School districts throughout the region last week began rolling out a new state tool aimed at identifying and reporting potential threats of violence.
Operated by the Pennsylvania Attorney General’s Office, “Safe 2 Say Something” includes a 24-hour tipline, website and app that allows students, teachers, parents and community members to anonymously report threats of violence and other problems that could pose a danger in school.
The idea of the system is to help identify at-risk individuals and intervene before they hurt themselves or others, according to state promotional materials. Tips will be reviewed by workers at a Harrisburg crisis center, who will then contact law enforcement or school administrators – depending on the nature and urgency of the tip – to deal with any potential threat.
In addition to creating awareness of the program, school districts are required to assemble a trained crisis team to handle all tips received through the tipline.
Local school officials lauded the program as another tool at their disposal to help create a safe learning environment for students and staff. For the last few weeks, they’ve been sending letters home to parents, updating their websites and spreading the word via social media that the program is available. Middle school and high school students have been taught how to recognize warning signs and signals, especially on social media, from individuals who may be a threat to themselves or others.
“We want to support the efforts of the attorney general’s office, and at the same time, ensure our families are aware of the system,” said Central Bucks School District Superintendent John J. Kopicki.
Palisades School District Superintendent Bridget O’Connell said school safety must involve community-wide programs such as Safe 2 Say Something.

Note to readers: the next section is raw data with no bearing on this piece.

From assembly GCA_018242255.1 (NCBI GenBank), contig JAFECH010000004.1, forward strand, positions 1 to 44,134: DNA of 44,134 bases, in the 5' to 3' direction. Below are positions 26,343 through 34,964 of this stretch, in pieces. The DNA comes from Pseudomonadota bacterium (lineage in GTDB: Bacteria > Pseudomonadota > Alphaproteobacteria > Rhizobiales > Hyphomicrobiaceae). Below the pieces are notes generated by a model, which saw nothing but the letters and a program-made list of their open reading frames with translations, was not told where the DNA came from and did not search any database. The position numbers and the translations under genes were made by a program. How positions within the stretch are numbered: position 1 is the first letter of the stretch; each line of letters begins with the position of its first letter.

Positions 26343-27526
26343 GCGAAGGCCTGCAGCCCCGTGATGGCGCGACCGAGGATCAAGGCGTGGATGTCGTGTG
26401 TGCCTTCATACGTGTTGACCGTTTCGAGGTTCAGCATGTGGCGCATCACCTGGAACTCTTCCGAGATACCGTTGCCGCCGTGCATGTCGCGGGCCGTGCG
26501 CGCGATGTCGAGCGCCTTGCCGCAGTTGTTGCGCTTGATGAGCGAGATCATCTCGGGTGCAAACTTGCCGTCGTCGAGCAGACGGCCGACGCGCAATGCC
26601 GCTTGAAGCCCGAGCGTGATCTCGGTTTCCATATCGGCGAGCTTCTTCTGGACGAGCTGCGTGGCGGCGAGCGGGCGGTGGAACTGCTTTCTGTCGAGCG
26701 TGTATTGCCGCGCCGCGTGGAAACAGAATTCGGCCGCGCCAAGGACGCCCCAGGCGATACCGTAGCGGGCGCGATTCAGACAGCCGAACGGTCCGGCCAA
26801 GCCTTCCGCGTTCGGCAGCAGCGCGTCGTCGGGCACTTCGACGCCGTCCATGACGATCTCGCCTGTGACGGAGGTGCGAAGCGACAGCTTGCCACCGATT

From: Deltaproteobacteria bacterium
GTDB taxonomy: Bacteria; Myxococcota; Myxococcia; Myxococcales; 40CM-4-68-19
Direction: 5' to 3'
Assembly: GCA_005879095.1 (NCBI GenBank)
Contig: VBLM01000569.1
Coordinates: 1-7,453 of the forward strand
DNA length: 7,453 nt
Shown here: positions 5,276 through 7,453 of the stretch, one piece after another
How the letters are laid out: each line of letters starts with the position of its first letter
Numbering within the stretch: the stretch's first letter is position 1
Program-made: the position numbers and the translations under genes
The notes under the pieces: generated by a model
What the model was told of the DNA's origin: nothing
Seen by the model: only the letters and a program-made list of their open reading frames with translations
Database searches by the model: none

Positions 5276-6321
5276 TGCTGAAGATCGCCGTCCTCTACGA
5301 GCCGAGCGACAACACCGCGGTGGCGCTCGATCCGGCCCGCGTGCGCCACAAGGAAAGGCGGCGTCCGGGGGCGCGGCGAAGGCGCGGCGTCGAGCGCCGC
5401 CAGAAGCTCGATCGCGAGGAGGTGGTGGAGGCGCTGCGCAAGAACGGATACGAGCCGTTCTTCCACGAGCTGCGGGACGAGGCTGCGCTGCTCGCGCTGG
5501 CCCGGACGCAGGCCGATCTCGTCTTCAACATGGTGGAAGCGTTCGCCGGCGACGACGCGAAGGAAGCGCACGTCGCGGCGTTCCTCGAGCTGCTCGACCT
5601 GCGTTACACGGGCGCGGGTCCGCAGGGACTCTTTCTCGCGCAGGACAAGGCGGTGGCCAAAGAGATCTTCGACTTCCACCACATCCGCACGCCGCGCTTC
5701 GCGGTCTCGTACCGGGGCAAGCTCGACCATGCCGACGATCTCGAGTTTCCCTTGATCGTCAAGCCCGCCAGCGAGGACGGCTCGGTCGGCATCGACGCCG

“Most conversations are taking place on social media, therefore it is critical that we teach our students to be looking out for one another as these digital conversations are taking place,” she said. “S2SS teaches them what to look for in text, video and photos while empowering them to act quickly to help a fellow student.
“Our students often are aware of the problems their peers are facing, so we must empower them to know the danger signs and give them the tools to help each other with the assistance of trained and caring adults,” she added.
Quakertown Community School District Superintendent William Harner said the district has met all of the state requirements established in the Safe2Say Something legislation.
“Safety is always at the forefront of what we do,” Dr. Harner said.
Troy Price, the Pennridge School District’s director of administration, said Safe 2 Say Something is an import addition in helping the district “creating and sustain a comprehensive, coordinated effort to improve the overall safety and well-being of our students and staff.”
“It is the Pennridge School District’s core belief that students’ physical and social-emotional safety are primary responsibilities,” he said. “It is our sincere hope that the S2SS system will aid students in the importance of recognizing and reporting warning signs.”
The Safe2Say Something Anonymous Reporting System will be operated by the Pennsylvania attorney general’s office in partnership with Sandy Hook Promise, a national violence prevention organization led by several family members whose loved ones were killed in the mass shooting at Sandy Hook Elementary School.